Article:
Those whose income exceeds £100,000 per annum or parents who receive support through tax credits or universal credit will not qualify for the scheme.

Will the new scheme affect my existing Vouchers for my little “Johnny and Melissa”

All working parents in receipt of Childcare Vouchers from their employers’ scheme before the introduction of the new scheme will continue to receive these vouchers with the same financial benefits.  After Autumn 2017 the scheme will be frozen to new entrants.

‘Should I stay or should I go’ for new scheme?

Depending on your circumstances you could be better off in the existing employer supported scheme. For instance if you:

  • are claiming vouchers for children between the ages of 13 – 15
  • are earning in excess of £100,000 per annum
  • have only one parent in the family working
  • work less than 16 hours per week or
  • require regular assistance updating your account, making payments to your childcare provider or adding new childcare providers to your account (the government scheme does not offer any helpline or contact email address for queries on the scheme)

you may want to consider enrolling or remaining in the current scheme.

To find out more please visit or contact Ayesha Ping on 01223 720 221 or email

Stocks in Focus: Tate & Lyle

This week I am looking at Tate & Lyle following a Capital Markets Day it hosted last week for investors and analysts. Management used the day to shed greater light on the “in-transition” state of the business. Historically, Tate & Lyle has derived the majority of its revenue from the processing of corn into bulk ingredients (BI), including sweeteners and cattle feed.  However, management are transitioning the business such that it has an ever greater focus on its specialised food ingredients (SFI) division, which develops sweeteners, texturants and health ingredients that help its customers to produce distinctive products.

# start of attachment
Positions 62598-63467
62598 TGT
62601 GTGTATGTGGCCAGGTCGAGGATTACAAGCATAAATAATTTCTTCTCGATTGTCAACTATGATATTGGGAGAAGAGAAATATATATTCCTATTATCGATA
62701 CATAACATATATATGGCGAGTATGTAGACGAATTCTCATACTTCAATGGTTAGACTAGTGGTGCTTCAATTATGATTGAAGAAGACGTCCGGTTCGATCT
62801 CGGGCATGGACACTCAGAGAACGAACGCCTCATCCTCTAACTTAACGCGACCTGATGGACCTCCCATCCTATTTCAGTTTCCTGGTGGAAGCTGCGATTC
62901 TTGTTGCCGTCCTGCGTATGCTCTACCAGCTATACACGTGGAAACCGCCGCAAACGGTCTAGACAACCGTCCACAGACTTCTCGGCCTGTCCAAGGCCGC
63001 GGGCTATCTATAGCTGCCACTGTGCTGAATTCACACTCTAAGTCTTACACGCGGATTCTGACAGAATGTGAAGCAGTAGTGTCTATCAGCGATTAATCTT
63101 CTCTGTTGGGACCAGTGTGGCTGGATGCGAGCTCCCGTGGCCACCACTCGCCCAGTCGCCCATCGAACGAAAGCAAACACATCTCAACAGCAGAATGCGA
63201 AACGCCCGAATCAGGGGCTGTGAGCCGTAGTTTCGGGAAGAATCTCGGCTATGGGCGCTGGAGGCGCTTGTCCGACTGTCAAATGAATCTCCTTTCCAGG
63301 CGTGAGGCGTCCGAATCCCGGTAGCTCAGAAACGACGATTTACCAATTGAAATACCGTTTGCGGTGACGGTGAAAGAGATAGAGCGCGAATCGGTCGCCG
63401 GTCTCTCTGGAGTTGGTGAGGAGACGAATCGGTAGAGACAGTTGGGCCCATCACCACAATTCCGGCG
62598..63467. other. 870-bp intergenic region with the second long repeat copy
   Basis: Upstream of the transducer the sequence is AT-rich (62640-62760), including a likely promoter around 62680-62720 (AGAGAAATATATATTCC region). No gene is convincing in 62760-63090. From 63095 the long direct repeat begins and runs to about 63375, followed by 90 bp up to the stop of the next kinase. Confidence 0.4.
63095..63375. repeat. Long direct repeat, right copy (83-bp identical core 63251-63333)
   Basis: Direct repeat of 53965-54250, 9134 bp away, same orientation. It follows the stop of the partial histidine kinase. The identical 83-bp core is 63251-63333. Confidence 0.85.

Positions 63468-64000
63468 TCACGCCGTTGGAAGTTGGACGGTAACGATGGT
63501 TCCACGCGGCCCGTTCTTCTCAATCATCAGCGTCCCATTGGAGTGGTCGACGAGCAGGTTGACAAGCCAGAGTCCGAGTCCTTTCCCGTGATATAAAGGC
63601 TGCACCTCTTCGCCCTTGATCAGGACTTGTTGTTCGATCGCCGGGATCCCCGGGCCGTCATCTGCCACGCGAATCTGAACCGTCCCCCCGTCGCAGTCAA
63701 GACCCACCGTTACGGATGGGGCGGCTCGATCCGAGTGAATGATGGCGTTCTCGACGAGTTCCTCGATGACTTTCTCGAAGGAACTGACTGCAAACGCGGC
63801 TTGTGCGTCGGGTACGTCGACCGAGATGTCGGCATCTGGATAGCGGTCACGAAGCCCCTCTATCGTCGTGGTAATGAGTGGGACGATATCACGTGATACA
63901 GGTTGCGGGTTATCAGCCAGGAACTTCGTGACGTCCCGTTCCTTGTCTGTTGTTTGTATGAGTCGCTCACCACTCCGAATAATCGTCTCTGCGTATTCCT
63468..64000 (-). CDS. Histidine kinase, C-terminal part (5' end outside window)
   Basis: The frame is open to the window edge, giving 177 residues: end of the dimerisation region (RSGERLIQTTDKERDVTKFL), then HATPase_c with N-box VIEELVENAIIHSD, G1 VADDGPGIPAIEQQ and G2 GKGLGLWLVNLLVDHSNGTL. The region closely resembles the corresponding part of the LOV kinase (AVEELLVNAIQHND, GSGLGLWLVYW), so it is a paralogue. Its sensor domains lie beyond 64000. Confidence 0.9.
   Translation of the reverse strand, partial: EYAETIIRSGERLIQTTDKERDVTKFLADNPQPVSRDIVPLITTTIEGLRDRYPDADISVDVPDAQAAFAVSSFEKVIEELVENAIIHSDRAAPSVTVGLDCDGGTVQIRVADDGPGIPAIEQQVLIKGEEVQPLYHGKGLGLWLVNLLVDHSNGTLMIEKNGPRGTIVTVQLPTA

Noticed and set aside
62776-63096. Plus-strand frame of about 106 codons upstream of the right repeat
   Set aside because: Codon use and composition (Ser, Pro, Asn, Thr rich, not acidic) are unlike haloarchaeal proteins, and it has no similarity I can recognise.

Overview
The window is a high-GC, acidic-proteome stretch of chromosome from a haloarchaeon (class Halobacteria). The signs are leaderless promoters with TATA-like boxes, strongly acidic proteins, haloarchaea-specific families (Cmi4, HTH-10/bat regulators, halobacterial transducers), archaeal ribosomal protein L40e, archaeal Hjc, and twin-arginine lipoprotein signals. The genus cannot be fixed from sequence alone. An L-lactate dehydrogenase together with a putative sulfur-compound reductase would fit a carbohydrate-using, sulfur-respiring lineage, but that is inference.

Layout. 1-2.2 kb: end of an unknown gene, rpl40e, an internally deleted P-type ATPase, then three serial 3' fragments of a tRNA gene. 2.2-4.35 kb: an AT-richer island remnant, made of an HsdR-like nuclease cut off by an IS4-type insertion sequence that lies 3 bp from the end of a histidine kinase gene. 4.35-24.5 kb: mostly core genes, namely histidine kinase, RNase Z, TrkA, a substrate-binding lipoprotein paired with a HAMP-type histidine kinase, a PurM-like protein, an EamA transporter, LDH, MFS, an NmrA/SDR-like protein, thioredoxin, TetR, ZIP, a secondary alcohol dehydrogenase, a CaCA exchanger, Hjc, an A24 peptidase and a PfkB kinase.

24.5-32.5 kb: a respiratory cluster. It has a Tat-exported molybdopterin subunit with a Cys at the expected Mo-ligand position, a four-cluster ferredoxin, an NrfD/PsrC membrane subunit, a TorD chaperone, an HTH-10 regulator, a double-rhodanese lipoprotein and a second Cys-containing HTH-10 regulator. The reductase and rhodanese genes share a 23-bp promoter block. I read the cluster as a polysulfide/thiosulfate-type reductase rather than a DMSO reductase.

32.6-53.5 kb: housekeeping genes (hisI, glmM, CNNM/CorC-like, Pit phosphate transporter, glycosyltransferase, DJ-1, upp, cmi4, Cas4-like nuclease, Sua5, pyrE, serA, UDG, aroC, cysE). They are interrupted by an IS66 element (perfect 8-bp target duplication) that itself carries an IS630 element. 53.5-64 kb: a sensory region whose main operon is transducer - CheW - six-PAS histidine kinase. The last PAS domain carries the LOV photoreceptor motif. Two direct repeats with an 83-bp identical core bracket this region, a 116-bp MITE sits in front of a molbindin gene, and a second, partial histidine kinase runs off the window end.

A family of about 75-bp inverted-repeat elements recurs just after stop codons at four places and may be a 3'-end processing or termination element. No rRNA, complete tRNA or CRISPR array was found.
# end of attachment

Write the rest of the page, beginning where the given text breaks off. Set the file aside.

The BI division has lower barriers to entry, lower margins and is not growing as fast as SFI.  It is also more commoditised and therefore a lower quality contributor to Tate & Lyle’s earnings.  Recently Tate & Lyle sold its European based sweetener joint venture Eaststarch.  Since this sale, 90% of its bulk ingredients will be based in North America, where it has stronger market positions.  However, beyond optimising the less attractive BI business, management also needs to push growth in the SFI business.

Globally, SFI market volume is growing at 4-5% annually.  Tate & Lyle aim to beat this benchmark through innovative new product development.  As the SFI division grows, overall margins expand and the quality of income improves.  Thus far, the company has transitioned from SFI contributing 32% of earnings in the 2009/10 financial year to 47% last financial year. Looking forward, the company targets 70% by 2020 – an ambitious target that would surely be well-received by investors if achieved.